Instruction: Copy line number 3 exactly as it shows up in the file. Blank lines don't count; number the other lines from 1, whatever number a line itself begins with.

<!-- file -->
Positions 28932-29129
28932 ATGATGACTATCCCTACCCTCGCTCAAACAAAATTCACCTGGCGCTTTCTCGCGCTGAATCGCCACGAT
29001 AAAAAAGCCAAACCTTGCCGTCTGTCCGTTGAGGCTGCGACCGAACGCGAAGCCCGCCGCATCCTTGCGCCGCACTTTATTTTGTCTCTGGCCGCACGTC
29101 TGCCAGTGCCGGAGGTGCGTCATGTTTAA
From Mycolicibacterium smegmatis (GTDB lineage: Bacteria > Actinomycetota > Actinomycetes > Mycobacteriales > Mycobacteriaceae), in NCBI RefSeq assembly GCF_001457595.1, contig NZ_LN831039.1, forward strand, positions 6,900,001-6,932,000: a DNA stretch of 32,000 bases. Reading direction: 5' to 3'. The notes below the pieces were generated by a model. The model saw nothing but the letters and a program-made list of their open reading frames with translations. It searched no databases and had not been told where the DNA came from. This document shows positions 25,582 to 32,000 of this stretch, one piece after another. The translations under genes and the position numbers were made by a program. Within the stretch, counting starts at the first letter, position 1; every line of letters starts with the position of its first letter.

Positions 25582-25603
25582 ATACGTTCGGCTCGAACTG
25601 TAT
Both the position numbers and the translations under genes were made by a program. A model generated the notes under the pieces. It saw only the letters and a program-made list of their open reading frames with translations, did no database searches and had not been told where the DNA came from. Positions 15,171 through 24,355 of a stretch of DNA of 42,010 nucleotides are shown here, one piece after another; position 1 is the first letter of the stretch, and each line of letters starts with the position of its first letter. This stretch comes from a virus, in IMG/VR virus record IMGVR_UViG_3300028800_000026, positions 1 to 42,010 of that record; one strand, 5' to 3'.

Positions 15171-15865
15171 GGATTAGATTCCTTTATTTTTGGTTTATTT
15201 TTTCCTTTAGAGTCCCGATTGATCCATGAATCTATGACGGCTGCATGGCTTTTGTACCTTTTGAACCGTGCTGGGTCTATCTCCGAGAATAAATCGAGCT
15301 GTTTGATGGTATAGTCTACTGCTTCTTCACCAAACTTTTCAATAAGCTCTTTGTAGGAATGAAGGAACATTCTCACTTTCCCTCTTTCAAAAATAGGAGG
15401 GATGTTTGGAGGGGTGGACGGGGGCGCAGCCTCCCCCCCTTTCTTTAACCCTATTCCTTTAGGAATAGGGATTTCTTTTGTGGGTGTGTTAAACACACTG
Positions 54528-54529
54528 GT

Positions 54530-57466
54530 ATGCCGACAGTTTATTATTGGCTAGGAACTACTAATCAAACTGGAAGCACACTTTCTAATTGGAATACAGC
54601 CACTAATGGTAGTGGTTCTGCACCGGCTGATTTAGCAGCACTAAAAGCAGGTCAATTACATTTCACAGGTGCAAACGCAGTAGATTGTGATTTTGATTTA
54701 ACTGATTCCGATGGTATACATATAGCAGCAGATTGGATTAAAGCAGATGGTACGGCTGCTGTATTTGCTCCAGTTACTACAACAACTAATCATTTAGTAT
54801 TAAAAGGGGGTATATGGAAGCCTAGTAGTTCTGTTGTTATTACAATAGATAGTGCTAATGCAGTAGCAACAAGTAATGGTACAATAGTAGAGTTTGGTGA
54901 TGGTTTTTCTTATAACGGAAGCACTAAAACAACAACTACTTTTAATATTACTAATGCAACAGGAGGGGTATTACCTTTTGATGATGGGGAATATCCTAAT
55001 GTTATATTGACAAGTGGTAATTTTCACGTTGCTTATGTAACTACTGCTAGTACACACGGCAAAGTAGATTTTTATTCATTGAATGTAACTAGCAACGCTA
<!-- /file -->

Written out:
29001 AAAAAAGCCAAACCTTGCCGTCTGTCCGTTGAGGCTGCGACCGAACGCGAAGCCCGCCGCATCCTTGCGCCGCACTTTATTTTGTCTCTGGCCGCACGTC